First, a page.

But streaming doesn't hurt just musicians, it hurts some of the smaller independent labels as well. Small jazz & classical labels are also swept up into the Spotify machine without being able to negotiate their own deal. These labels & their artists both depend upon recording SALES to make a living. A $16 check doesn't even start to recoup recording costs…

July 22 | Unregistered CommenterIctus75

We're waiting for artists to create an alternate business model? You give them the ability to dictate the market and they'll end up doing something crazy like allowing consumers to name their own price for an album.

The reality is that artists & labels no longer have the ability to propose new models because they can't control the channels for consumption. What my label recognized, as Josh pointed out, is that the fans are in control and we needed to stop pretending we could force feed singles down their throats and allowed them to collectively point us in the right direction, while monetizing our streams.

Thom & Nigel can argue all they want, but at the end of the day all they're going to get from this campaign is a loss of revenue and less exposure for their project.

July 22 | Unregistered CommenterStu Pflaum

Okay Spotify fanboy, who made the rule that you can't voice your displeasure about a service without offering a fully-fleshed alternative? You seem to be very irritated that Thom Yorke had an opinion about something without really focusing on what he was saying.

By the way, I'll tell you straight up I don't have an alternative for Spotify. I didn't have the time to devise a business model for multi-million dollar social media conglomerate so hopefully my own opinion won't be dismissed with prejudice.

Do you need to see the royalty figures that Spotify pays independant artists (if you haven't heard, well then ya go! Are you okay that? Does that seem fair to you?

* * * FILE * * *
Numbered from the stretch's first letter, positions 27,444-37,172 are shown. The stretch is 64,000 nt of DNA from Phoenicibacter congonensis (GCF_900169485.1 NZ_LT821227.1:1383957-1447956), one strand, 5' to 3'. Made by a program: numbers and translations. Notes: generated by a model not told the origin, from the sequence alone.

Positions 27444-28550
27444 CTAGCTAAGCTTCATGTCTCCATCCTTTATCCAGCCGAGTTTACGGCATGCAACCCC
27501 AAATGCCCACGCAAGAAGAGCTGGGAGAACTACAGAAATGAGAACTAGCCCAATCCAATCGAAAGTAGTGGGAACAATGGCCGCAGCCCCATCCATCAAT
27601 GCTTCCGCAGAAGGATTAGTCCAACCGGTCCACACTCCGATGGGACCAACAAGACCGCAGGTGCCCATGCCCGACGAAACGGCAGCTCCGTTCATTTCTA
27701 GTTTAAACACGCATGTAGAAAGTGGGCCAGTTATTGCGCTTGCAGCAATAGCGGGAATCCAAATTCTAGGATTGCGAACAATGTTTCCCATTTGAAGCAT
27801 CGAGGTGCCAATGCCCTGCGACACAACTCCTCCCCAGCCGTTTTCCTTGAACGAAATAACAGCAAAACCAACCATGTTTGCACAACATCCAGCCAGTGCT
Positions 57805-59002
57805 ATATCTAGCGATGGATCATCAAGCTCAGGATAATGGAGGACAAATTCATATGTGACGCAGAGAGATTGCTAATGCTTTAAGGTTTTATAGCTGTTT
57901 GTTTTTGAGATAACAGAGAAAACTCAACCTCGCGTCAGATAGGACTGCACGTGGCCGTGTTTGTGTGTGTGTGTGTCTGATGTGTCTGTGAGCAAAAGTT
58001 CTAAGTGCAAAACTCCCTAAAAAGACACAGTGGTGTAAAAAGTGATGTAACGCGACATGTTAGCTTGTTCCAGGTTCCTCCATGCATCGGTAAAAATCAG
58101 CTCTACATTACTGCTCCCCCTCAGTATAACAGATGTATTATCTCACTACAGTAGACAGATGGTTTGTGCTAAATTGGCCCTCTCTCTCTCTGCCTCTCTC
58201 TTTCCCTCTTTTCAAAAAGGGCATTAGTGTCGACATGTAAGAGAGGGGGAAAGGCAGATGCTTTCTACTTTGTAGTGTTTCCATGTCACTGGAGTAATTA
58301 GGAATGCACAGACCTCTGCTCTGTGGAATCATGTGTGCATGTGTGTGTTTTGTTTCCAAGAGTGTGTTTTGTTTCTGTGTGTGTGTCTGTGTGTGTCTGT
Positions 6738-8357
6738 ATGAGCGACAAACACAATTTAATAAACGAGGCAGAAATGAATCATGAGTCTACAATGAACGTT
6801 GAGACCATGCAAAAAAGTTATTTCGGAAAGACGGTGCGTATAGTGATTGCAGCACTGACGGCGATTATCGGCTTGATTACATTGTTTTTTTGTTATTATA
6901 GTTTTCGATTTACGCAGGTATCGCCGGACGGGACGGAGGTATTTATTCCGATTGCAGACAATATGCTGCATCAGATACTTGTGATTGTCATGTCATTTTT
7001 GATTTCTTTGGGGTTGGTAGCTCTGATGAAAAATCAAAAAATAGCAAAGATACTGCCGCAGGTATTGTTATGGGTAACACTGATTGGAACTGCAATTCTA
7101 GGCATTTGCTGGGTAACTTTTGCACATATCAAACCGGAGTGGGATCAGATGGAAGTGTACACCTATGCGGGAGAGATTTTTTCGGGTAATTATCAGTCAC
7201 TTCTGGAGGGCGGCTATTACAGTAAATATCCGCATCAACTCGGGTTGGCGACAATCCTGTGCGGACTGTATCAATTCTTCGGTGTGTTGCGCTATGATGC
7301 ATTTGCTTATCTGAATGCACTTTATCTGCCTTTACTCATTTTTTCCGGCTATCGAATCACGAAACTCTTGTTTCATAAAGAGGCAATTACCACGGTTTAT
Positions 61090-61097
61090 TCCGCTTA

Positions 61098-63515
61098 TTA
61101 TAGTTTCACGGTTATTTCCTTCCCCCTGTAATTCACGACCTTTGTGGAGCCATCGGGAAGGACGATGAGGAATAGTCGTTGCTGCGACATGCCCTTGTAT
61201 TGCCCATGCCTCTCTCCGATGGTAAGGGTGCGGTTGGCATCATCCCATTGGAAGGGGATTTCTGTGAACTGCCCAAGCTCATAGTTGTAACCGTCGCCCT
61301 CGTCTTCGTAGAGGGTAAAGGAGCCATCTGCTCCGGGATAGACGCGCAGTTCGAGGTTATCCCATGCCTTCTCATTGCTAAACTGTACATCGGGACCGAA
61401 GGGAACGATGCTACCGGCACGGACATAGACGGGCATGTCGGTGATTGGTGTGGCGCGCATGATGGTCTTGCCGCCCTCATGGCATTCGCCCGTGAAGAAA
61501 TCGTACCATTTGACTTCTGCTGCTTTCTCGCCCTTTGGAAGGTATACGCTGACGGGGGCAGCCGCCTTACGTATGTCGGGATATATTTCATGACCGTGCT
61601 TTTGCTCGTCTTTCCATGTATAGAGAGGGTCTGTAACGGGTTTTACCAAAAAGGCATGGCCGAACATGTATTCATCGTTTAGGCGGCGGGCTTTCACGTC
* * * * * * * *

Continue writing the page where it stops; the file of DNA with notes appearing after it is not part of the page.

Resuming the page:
If you think that that is fair, totally cool, I'd be happy to read your defense with an open mind. Unfortunately, during no point in your "blog" did you tackle that subject.

So, yes I'm voicing my displeasure on how you chose to write this blog. Oh, and here's MY alternative as to how you can make it better (which you seem so high on). It would have been better had you approached it by way of "Does Spotify give indie artists a fair deal?" rather than "Does the lead singer of Radiohead have a right to his opinion?"

July 22 | Unregistered CommenterAndrew G.

Andrew, at no point did I say or even infer that Thom Yorke didn't have a right to his opinion. This blog was merely me disagreeing, respectfully at that, with his opinion. I wrote this to speak from the consumer side since Thom was speaking from the music business side. There's plenty of articles about the fairness of the Spotify payouts already.

And allow me to explain why I suggested Yorke propose a new model: when I was discussing this in comment forums, on Twitter and with friends, I posed the question "why do rich bands always take this stand and not the up and coming ones?" The answer I kept getting, which made sense, is that Thom Yorke or an artist of his popularity needs to be the one to "take a stand" since more people will take notice. So then I think if Yorke wants to take a true stand, why not suggest an alternative? If you're going to be the example, then present a new plan. If you have the influence then use it to create real change. I don't think that's unfair to at least suggest namely because many people, myself included would be intrigued to hear what he would suggest.